To select lenses for the Myopter or reading glasses (close-up lenses) you must know your distance refraction, the information on the prescription for your distance glasses (not contact lenses). Sometimes only a spherical correction is given. Other times, both a spherical and an astigmatic correction are given. On occasion, there may be only an astigmatic correction. The general rule is to select close-up lenses that are 3 diopters more positive (or less negative) than your distance prescription. This is called a three diopter "add" and is the same terminology used on bifocals to indicate the power of the lower half in relation to the top half. This brings the far point in to 1/3 meter (33cm), or about 13 inches, which is a typical reading distance. Anything beyond that point is blurred. This is called reading at the far point. It is when the book is held at this distance and then pushed just a little further away, so that the print is slightly blurred, that the maximum relaxing effect on the ciliary muscles of the eyes is achieved.
Small amounts of astigmatism are usually ignored, allowing the use of spherical lenses without a cylindrical correction. Astigmatism can be thought of as a refractive error that only affects half of the cornea or lens, so that is no longer spherical. To account for the astigmatism, convert it to the spherical equivalent by cutting the amount in half. Thus, if the prescription shows -2.00 D with an additional -1.00 D in astigmatism, this could be converted to -2.50 D as the spherical equivalent. The close-up lenses would thus be +0.50 D. Quarter diopter steps such as 0.25 or 0.75 are moved to the closest half diopter value, usually in the positive direction.
Ideally, if the eyes are different, each eye is calculated separately. But that would mean that you need a prescription, since store-bought glasses have the same power for each eye. To avoid this problem, if the difference between the eyes is not great, base the close-up lens selection on the better eye. The other eye will see a little more blur, but that is of no consequence. Here are some examples of distance prescriptions with the usual close-up lenses shown in parentheses.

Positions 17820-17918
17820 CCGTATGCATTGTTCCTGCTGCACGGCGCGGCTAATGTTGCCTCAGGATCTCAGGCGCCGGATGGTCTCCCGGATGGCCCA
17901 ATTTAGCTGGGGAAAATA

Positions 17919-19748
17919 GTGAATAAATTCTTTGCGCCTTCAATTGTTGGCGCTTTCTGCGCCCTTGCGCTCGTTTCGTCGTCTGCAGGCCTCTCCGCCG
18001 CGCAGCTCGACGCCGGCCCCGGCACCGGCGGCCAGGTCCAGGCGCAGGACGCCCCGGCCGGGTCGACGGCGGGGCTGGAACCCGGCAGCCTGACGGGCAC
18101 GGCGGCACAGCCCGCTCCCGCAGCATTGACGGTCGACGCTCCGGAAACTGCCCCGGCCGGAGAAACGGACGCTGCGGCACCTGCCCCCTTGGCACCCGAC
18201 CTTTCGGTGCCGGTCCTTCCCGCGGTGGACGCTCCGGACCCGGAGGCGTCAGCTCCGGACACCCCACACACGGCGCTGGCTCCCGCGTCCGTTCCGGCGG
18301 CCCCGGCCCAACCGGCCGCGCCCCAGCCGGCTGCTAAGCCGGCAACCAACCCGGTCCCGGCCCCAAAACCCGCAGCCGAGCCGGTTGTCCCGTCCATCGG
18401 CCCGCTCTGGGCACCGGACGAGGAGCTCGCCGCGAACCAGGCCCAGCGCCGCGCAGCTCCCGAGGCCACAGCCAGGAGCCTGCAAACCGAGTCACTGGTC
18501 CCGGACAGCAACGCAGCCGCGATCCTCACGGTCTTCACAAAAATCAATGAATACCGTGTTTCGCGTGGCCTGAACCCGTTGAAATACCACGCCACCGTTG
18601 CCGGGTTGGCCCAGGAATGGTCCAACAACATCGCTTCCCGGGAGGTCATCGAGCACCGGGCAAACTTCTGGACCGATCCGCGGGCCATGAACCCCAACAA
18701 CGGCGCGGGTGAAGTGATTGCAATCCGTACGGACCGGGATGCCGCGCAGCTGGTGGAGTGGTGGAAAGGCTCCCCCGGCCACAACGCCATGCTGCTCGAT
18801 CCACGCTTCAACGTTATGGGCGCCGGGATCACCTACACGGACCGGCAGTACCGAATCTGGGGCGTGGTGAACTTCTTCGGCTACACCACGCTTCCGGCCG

-4.00 x -1.00 at 90 degrees (-1.5). The spherical equivalent is -4.50.
-3.00 (zero or plano)
-2.00 x -.50 at 100 degrees (+0.75). The spherical equivalent is -2.25.
Emmetropia or normal 20/20 vision (+3.00)
The "x" on a prescription means "coupled with". That means that the spherical component and the astigmatic component which follows it are ground on the same lens. Usually, perhaps 90% of the time, the cylindrical correction is written in minus form as we have shown above. It can also be written in plus form, and some people, usually older ophthalmologists, still do this. The plus form can be easily transposed into the minus form, which is the preferred way. Ask your eye doctor to provide your prescription in minus form.
If you want to fully correct the astigmatism while applying a +3 add to the spherical correction, here is an example:
If your close work is done at a greater distance than 33cm, you would need less plus. For example, if you read at 40cm, you would use a +2.50 add. And if you read at 50cm, you would use a +2.00 add. Since a lens with a one meter (100cm) focal length is defined as being one diopter, here is the formula:
Note that the above rules do not pertain to a child who is hyperopic (farsighted). A child who is +2 or +3, for example, does not normally need reading glasses unless prolonged close work causes that hyperopia to diminish to zero. Therefore you should ask the eye doctor to tell you what the actual refractive status is, either plus or minus, and how much.
The rules for selecting close-up lenses are provided here for the use of anyone, eye doctors and non-doctors. If you need assistance in understanding these rules, contact us by email.